on october 29 I packed my pink book bag thinking we'd be staying at d&p's two nights at the most. I brought a couple of changes of underwear and socks, something to sleep in, a toothbrush, my laptop, my two cameras and my passport. I remembered the battery charger for my pocket camera, but left my phone charger at home. b gave me a wind-up flashlight. I wore pink jeans, a lightweight sweatshirt, a cardigan, rain jacket and converse. I carried my rain boots with me.

at 1:00 a.m., after the worst of the storm had passed, bryan, derrick and I took a walk to the apartment to see how the place had fared. I took my book bag with me, hoping to sleep at home that night. a block from our place we faced a downed willow tree, crushing the chain link fence beneath it and spilling out halfway across van brunt street. I got a sinking feeling when we passed the cafe home/made's side yard, where all of the furniture and items that had been stowed there were tossed about like they were nothing. we approached the house where we had been renting the bottom floor, then stopped and stared. the stairwell leading down into the apartment was filled to the sidewalk with water. seeing that one of the front windows was cracked, I knew that the apartment was filled with water as well. we looked at it for a moment and left.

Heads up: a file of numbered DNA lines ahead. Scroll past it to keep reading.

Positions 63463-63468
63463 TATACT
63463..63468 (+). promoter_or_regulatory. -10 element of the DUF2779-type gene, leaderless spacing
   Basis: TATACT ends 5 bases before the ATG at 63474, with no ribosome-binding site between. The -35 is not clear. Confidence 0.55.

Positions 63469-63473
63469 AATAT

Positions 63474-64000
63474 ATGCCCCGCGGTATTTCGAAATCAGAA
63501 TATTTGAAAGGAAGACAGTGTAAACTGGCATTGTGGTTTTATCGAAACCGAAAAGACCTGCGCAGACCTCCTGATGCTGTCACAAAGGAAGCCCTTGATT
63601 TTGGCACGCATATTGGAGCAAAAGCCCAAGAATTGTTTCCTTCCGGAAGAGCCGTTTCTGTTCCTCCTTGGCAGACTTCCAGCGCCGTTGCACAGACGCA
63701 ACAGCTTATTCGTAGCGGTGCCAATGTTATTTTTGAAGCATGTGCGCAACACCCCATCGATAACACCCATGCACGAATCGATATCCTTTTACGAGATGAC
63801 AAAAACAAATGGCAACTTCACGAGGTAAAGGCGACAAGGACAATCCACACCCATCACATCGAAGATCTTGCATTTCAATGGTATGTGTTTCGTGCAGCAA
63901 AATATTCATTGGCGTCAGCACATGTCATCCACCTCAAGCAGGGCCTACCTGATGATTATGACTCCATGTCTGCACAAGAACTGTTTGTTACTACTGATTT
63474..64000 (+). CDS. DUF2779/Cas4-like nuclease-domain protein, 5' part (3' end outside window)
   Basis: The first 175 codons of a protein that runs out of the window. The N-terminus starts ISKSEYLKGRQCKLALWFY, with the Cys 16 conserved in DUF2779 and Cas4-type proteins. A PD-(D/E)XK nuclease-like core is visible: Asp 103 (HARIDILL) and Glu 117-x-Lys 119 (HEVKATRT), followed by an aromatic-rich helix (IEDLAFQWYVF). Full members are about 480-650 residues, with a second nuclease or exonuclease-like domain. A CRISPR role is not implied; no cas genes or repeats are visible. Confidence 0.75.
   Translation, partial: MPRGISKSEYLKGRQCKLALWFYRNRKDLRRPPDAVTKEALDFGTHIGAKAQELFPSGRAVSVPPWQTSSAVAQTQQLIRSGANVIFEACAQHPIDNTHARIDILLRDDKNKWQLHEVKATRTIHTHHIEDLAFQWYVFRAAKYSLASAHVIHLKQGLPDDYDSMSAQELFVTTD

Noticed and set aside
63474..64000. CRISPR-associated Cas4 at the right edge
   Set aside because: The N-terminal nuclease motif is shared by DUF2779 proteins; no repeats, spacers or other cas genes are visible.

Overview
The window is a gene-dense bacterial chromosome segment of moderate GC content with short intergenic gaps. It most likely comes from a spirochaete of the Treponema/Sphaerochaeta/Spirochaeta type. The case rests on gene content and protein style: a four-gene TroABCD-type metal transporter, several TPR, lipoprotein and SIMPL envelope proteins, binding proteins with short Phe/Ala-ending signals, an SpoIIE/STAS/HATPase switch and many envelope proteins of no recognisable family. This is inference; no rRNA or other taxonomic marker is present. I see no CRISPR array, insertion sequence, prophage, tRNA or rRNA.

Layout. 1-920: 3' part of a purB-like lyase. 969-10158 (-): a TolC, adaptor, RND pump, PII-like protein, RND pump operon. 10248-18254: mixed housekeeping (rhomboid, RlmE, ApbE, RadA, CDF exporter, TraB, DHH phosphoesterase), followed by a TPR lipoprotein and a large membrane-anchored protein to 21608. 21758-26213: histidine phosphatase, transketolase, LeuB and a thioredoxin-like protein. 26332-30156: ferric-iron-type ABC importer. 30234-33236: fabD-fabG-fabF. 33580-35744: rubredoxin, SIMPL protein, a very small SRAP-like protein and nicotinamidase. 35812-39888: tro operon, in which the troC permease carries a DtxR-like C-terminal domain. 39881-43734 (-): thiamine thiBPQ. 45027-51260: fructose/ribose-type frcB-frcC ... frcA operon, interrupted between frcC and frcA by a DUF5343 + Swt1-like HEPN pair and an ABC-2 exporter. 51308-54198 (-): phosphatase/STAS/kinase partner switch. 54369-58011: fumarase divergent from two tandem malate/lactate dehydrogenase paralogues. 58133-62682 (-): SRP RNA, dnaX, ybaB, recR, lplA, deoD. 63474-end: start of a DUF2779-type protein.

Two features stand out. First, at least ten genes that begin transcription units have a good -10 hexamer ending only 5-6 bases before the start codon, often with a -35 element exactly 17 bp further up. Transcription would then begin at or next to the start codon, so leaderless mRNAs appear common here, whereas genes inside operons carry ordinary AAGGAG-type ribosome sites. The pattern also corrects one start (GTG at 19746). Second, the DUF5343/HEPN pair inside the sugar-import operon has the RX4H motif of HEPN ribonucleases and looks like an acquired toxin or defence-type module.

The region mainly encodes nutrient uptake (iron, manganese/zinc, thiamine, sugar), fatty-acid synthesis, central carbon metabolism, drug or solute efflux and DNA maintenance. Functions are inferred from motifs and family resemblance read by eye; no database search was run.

we have been staying for three weeks at d&p's pad. their fourth-floor apartment is on one of red hook's few dry blocks. elevation increases as small as a few feet created dry spots in an otherwise flooded neighborhood. power was restored here within a few days, hot water came within a week, as well as heat. as I write this Con Ed has restored power to most of the neighborhood, requiring at first that electricians sign off on each building, then relaxing their rules. for weeks street and traffic lights were out. The Red Hook Houses had no power, heat or hot water. the 76th precinct patrolled and stationed itself at key points. they shone bright lights on high towers to prevent looting and muggings. the storm surge had blown our back door open, breaking the deadbolt off the door frame. our back yard became filled with the objects of our lives as they were pulled out of the wet wreckage. I was grateful to the 76th for keeping an eye on our things.

there is so much more to talk about but I will leave it here for now.